Motown the Musical might be one of the most anticipated shows to reach Leeds Grand Theatre this year.
After its Broadway and West End success, we’ve finally got a regional UK tour, which opened in the city last night to be greeted with a standing ovation and excited chatter as the packed theatre filed out into the November night.
Motown the Musical features all the music fans around the world love – but this isn’t just a celebration of the musical phenomenon. This is Berry Gordy – who developed the musical – setting out his history, his version of events away from tabloid gossip and lawsuits and controversy.
And it’s a story worth telling. Motown Records made history from its humble beginnings – and its back catalogue wins new fans even now.
Ok, so I’m stating the obvious here. But let’s face it, it’s why tickets are selling so fast for the show’s 12-day run at Leeds Grand Theatre. This is music that started humbly in Detroit then became a global phenomenon, welcoming generations of fans and still attracting new ones to this day.
The show’s opening is a musical attack of hit after hit as the Four Tops and the Temptations compete for your attention – and from there it feels like mere seconds between classic Motown songs, woven into the script or performed by the cast. It’s almost overwhelming and reminds you just how epic the Motown empire was.
And while the show arguably celebrates the magic of Motown, the back catalogue packs an emotional punch when woven with the history of the company and its place in music history. Marvin Gaye’s What’s Going On is an emotional moment in act one, followed by a thrillingly defiant rendition of Edwin Starr’s War.
The theme of love is the soul of Motown. Berry and Diana singing You’re All I Need to Get By , originally performed by Marvin Gaye and Tammi Terrell, could have been a bit twee, but such was the talent of the cast (more on that later) it was a genuine, tender, uplifting moment.
I left desperately wanting a huge Motown playlist so I could relive the evening.
The Motown Orchestra are phenomenal. This show would not work without a live band and my god did they deliver. Hats off to conductor Griff Johnson for leading such a tight, talented group.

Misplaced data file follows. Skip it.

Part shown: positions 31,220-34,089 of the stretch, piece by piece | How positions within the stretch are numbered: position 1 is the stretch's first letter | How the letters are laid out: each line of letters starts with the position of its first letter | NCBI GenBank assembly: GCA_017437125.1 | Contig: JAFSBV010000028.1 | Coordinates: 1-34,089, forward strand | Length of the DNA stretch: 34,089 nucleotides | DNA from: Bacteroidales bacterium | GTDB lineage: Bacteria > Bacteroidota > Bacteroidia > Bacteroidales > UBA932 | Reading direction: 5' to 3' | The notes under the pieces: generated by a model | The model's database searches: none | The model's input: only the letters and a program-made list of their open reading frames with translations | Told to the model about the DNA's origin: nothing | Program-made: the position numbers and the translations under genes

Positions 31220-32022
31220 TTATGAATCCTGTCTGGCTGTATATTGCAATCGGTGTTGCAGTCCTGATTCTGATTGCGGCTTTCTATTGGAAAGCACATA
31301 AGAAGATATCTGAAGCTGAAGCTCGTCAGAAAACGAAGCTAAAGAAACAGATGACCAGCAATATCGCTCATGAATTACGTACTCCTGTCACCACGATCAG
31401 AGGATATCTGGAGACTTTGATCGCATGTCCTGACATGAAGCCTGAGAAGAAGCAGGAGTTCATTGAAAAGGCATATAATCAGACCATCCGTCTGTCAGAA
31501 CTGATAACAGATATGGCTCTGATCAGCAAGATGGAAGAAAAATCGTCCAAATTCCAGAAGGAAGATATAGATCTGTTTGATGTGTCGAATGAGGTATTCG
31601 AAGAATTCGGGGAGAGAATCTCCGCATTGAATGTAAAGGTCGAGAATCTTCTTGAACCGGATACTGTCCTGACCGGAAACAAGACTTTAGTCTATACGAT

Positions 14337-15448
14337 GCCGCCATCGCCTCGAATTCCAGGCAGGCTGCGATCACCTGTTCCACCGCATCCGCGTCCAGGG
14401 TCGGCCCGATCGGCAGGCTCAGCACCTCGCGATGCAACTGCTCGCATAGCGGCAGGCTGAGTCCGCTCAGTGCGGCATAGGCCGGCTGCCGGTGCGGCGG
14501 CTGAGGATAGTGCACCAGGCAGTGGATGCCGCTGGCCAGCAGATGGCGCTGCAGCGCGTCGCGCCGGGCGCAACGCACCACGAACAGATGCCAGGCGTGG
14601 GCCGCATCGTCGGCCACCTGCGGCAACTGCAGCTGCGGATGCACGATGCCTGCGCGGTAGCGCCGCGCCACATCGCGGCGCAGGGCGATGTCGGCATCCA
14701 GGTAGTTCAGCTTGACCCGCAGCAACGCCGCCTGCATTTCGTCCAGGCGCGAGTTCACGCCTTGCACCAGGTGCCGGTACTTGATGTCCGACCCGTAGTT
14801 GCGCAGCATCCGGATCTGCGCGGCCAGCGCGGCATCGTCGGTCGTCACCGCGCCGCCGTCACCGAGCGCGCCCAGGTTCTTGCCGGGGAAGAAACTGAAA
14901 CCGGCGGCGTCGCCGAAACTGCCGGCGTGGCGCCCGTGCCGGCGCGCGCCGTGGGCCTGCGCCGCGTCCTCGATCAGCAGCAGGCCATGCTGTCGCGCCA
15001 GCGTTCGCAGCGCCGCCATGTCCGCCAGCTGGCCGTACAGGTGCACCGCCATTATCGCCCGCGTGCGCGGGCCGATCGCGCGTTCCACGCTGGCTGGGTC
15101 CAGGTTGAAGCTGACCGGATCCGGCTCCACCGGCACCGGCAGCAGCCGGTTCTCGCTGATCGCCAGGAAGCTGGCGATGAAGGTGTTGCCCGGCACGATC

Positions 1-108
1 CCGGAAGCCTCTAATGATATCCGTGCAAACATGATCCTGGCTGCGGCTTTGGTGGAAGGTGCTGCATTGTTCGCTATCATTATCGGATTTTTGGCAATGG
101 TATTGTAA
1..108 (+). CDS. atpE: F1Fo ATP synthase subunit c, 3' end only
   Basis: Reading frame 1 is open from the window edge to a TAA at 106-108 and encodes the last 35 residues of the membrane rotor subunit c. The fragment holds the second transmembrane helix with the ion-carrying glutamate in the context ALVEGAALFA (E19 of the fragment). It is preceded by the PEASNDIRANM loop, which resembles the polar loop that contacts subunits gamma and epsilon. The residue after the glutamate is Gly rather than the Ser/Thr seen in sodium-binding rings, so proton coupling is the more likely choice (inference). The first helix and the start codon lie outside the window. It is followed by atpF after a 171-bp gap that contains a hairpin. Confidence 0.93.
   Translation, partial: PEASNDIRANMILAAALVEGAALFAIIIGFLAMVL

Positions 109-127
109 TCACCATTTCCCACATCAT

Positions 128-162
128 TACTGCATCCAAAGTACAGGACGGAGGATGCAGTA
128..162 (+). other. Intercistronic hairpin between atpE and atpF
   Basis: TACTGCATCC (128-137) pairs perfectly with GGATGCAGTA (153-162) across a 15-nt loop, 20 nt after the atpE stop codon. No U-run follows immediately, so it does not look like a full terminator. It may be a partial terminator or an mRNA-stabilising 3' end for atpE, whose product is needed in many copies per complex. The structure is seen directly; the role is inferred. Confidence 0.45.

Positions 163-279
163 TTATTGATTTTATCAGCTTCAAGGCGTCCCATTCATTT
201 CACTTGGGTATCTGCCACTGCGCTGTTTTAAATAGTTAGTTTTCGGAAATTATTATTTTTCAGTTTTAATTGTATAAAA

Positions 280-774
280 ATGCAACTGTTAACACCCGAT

Motown the Musical celebrates the record label’s legacy when it should. But don’t think the show is simply a nostalgic trip down Motown memory lane – Motown the Musical includes more than just the hit records and successes. We can’t forget this was a record label that started at a time when audiences were segregated in Alabama and when radio stations refused to play ‘black music’. It’s easy to forget that for the powerhouse Motown Records become, it’s beginnings were against a backdrop of societal pain, frustration and inquality.
It’s honest about the pitfalls of the music business – artists moving to new record companies, lured away by more money, groups splitting, even a string of hits not being enough to pay the bills and keep the wheels turning.
But even in the darker moments, you can’t help but back Berry Gordy’s dream. You’re willing him to succeed alongside the wealth of talent around him, you want to stand by them in their fight for equal rights. Motown calls itself a family, and it’s one you want to be a part of.
One of the most enduring messages from Gordy Berry from Motown is his determination to share his music with everyone – creating the legions of fans around the world that Motown has today. Motown helped to heal a segregated society through music, gave Smokey Robinson, Marvin Gaye, the Supremes, Stevie Wonder, the Jackson 5 and countless others an international stage for their talent.
Squabbles and broken record deals aside, these artists have a lot to thank Berry Gordy for – he truly made music history. And now, decades on, he’s developed the story of Motown to ensure it’s never forgotten.
I can’t imagine the pressure of taking on these roles – musical icons – for this show. But the cast of this first regional tour of Motown the Musical are outstanding. There performances are heartfelt tributes to musical heroes.
Edward Baruwa plays Berry Gordy with a perfect blend of comedy and conflict – and what a voice. Away from the pizazz and flair of the performances by the Temptations, the Supremes, Marvin Gaye and more, Berry’s musical interludes have a stripped back, effortless quality about them that makes him mesmerising to watch.
Karis Anderson plays the evolution of Diana Ross from talented teen to musical diva with ease, aided by some of the best costumes in the show and an incredible vocal. And Nathan Lewis, formerly of X Factor boyband Five After Midnight, proved he should never have shared the spotlight in a reality show band when he’s such a natural on the stage.
Shak Gabbidon-William’s Marvin Gaye was one of the most popular castings of the night – bags of charisma and beautiful vocals.
There wasn’t a bum note across the entire ensemble – this show has a powerhouse of incredible voices bringing Motown to life.
And you can’t help but love little Yami Mirazi playing a young Michael Jackson – a huge role with even bigger vocals but he held his own.
Motown the Musical is at Leeds Grand Theatre until Saturday November 17.
Tickets cost Â£15-Â£54 and can be booked via the theatre website or by calling 0844 848 2700.